KANSAS CITY, Mo. — For much of the regular season, the Chiefs defense couldn't get out of its own way, yielding 76 plays of 20 yards or more, racking up 107 penalties and missing countless tackles. The mistakes were enough to make defensive coordinator Bob Sutton pull his hair out at times.
“As we've said before, most points that are produced in a drive usually result from either explosive plays and/or penalties in the drive,” Sutton said Thursday as his team prepares for Sunday's AFC Championship game against the New England Patriots. “Those seem to be common things when you look back and say, 'How did they get down the field?' Well, you had a (pass interference) here or you gave up a 20-yard run here or whatever it was.”
But in last weekend's Divisional Playoff victory Saturday, none of those miscues manifested. In fact, over the last two games the Chiefs cut down the big plays and committed just one defensive penalty. Even the missed tackles have dropped sharply – “We're in the low six, seven, eight range of missed tackles the last two weeks,” according to Sutton.
“If you can manage those things and do a relatively good job of those things, you put yourself in position to play,” Sutton said.
The reduction in penalties over the past two games appear the most stunning. During the regular season, the Chiefs committed more defensive holding and pass interference penalties than any other team in the league. They drew the most defensive holding penalties in the league with 25. They ranked second-worst in the league with 16 defensive pass interference flags. Only the New Orleans Saints committed more pass interference penalties with 20.
Cornerback Steven Nelson said the Chiefs have renewed their focus on avoiding penalties in the secondary in recent weeks.
“Absolutely, just practicing it and repping it, not trying to hold,” Nelson said. “It is harder not to get those holds the way the game is played today. Just making a conscious effort not to hold.”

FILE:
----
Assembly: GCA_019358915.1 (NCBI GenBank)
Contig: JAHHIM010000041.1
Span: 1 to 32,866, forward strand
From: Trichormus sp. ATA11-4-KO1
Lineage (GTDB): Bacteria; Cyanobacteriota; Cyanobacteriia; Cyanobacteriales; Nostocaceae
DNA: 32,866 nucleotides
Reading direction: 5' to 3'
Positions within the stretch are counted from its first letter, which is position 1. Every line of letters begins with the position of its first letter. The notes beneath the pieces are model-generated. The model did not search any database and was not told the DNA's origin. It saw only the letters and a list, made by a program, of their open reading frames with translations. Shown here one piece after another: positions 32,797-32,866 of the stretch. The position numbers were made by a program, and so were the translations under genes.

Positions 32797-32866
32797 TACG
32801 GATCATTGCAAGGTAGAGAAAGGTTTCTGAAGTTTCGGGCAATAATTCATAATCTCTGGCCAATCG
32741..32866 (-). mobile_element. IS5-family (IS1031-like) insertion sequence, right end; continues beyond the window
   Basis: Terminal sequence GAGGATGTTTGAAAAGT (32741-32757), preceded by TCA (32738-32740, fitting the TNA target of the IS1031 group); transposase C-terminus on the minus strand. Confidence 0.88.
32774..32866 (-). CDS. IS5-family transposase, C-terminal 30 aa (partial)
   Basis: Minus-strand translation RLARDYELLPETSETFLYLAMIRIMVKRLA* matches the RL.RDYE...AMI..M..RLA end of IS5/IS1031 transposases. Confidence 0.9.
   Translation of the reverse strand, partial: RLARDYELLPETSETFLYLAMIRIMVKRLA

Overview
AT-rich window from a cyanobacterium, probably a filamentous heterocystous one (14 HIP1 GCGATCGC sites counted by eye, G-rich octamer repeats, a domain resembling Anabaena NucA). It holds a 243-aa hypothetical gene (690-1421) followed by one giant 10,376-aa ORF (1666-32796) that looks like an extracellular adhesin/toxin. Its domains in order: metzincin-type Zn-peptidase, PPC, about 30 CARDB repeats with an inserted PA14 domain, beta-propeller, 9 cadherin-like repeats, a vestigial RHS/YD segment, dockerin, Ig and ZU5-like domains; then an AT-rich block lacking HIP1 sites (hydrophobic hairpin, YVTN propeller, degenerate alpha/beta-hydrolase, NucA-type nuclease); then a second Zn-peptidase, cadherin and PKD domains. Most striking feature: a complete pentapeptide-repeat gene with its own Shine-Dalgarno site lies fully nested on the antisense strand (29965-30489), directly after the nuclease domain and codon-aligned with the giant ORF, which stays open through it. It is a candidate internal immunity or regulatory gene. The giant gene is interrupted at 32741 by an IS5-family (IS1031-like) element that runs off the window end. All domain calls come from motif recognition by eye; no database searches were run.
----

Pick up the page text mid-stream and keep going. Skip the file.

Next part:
The drop in penalties coincides with lineup changes in the secondary as well. Veteran cornerback Orlando Scandrick picked up 11 flags for defensive holding or pass interference. Rookie Charvarius Ward replaced Scandrick, and although he picked up three flags in his first start against Seattle in Week 16, he's picked up just one flag since then.
Linebacker Justin Houston credits the defensive coaching staff with the steady performances from young players such as Ward and and fellow rookie cornerback Tremon Smith in the secondary.
“I think the coaches have done a great job of getting them prepared and helping them understand,” Houston said. “You grow confidence the more you play, and I think those guys are doing a great job doing that.”
The Chiefs also demoted veteran safety Ron Parker, whom they released on Tuesday to clear a roster spot for right guard Laurent Duvernay-Tardif. Third-year safety Jordan Lucas replaced Parker in the rotation.
With a Super Bowl berth on the line Sunday, the Chiefs defense needs another clean performance. Against the Patriots in Week 6, the defense committed six penalties resulting in two first downs.
Sutton believes that the combination of veterans and young players have given the defense an emotional lift as the regular season closed and the playoffs commenced.
“I think the guys have played really hard obviously and done a good job, good energy,” Sutton said. “I think all those things have kind of helped us ramp it up here in the last couple of weeks.”